Progress on Indigenous Peoples' contribution to the implementation of the Paris Agreement

At #EuroclimaCOP27 the side event "Progress and challenges of the inclusion of indigenous peoples in climate policies in the region, in the framework of the Paris Agreement" took place.

14 November 2022, Sharm-El-Seikh, Egypt. - With the aim of presenting the advances in the operationalisation of the decisions of the United Nations Framework Convention on Climate Change (UNFCCC) on strengthening the participation and contribution of Indigenous Peoples in the implementation of the Paris Agreement and climate action at the local, national and regional levels that guides the reflections on the steps to be taken to promote this process, this side event was held at the Euroclima pavilion entitled: “Advances and challenges of the inclusion of indigenous peoples in climate policies in the region, under the framework of the Paris Agreement”.


The event had three moments, at the beginning Onel Masardurle, representative for Central/South America and the Caribbean of the Facilitative Working Group of the Local Platform of Indigenous Peoples and Local Communities (LCIPP) gave a motivating and general presentation on the LCIPP, shaped in the framework of the Paris Agreement, which put into context its progress and challenges for the construction of similar processes at national and regional level.

Mr. Masardule explained the objectives of the Platform: knowledge sharing to identify best practices; enhancing capacity building for climate engagement and promoting the articulation of systems of inputs to address climate change as well as involving youth in roundtables (as has been done in pre-COP meetings).

The second part of the event was devoted to presenting the cases of countries that have made progress on the inclusion of indigenous peoples, showing their results and challenges. The presentations of the cases of Argentina, Brazil, Colombia, Costa Rica and Panama sought a regional balance of experiences in Central and South America, and of indigenous and government representation.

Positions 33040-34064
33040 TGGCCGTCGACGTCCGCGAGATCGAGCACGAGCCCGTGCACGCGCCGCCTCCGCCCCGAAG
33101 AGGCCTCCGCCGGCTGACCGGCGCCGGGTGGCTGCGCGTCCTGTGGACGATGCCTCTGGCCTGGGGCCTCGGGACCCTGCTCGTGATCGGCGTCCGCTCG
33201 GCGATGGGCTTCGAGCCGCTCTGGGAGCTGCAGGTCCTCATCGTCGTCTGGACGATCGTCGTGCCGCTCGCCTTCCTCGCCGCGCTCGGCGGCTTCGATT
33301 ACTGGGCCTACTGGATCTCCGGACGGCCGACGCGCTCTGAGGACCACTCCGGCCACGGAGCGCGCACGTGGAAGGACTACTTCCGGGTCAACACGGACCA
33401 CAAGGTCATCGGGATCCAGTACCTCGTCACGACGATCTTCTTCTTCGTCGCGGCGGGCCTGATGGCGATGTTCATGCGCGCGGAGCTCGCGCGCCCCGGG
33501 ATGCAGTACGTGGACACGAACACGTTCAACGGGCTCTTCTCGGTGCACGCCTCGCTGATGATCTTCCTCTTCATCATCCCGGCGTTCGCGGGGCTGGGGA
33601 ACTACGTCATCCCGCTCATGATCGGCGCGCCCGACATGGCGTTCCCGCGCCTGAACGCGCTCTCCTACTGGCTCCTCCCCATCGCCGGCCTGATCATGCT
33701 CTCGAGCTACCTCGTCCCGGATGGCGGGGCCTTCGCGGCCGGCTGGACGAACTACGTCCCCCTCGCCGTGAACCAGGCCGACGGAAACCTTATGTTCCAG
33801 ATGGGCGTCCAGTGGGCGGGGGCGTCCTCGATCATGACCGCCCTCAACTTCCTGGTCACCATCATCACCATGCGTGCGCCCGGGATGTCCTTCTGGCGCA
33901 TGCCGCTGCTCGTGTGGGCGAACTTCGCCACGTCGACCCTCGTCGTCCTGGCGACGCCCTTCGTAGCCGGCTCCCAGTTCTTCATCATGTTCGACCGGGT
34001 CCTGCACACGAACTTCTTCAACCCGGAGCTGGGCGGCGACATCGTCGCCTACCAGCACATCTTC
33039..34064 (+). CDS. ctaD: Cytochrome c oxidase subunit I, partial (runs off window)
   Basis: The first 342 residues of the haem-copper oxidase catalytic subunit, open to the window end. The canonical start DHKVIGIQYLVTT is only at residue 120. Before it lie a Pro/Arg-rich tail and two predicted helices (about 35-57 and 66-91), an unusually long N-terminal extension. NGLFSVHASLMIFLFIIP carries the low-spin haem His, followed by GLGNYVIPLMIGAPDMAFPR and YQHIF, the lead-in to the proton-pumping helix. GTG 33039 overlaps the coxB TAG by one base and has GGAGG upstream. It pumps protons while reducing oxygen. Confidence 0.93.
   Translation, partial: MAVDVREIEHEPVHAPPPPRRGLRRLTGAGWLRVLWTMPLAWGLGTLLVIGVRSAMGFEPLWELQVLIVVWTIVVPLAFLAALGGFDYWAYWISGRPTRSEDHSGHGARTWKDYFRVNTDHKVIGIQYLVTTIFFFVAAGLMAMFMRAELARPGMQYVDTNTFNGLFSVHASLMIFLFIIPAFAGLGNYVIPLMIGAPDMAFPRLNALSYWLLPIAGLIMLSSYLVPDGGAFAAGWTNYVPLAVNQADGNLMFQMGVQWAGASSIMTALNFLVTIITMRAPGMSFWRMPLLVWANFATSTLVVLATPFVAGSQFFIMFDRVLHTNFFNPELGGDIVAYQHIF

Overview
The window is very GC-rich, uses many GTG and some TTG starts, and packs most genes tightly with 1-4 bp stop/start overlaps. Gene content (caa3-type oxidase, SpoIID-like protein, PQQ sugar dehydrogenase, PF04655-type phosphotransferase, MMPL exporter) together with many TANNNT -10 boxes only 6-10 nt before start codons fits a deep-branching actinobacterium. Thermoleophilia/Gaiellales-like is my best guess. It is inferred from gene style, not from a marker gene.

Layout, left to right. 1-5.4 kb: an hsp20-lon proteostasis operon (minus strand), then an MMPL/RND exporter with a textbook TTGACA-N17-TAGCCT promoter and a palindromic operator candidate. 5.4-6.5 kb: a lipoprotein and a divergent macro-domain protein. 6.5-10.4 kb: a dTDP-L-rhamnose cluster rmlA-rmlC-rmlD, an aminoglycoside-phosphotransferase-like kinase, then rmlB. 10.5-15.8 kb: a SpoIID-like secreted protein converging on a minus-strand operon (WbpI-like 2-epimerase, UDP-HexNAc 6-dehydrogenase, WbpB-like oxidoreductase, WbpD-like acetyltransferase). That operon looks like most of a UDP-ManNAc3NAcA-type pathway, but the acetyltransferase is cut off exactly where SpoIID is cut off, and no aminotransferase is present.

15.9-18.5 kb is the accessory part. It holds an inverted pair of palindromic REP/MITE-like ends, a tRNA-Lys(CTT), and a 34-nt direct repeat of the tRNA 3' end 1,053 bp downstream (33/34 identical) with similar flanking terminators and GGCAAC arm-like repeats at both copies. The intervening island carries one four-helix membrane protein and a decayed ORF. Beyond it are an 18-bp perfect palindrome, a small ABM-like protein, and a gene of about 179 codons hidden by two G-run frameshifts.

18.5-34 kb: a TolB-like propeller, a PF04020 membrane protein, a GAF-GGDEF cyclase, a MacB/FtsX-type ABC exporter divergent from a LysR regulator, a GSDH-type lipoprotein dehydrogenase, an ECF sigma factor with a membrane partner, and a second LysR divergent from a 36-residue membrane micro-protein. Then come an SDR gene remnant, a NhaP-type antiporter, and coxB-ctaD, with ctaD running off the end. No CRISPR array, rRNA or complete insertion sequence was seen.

Leticia Cruells, Technical Advisor at the National Directorate of Climate Change of the Ministry of Environment and Sustainable Development of Argentina, stressed the importance of having specific spaces (intercultural dialogues, with indigenous peoples) and of working together from the beginning with indigenous peoples because of the unique role they play in the preparation and implementation of actions against climate change.

For her part, Sandra Akemi Kishi, Regional Prosecutor at the Federal Public Prosecutor's Office of Brazil (the only institution in the world with the mission of serving the interests of ordinary society) highlighted the fact that indigenous peoples are the ones who protect nature the most and, at the same time, the ones who suffer the most from the effects of climate change.

Next, Angélica María Mosquera, advisor in the directorate of climate change and risk management of the Ministry of Environment and Sustainable Development of Colombia, highlighted that adaptation projects always require vulnerability analysis to identify the best measures (including ancestral wisdom and scientific knowledge). Mrs. Mosquera also highlighted the challenge observed in the COP27 negotiations of the lack of participation of parties in the indigenous platform issues under the framework of the UNFCCC.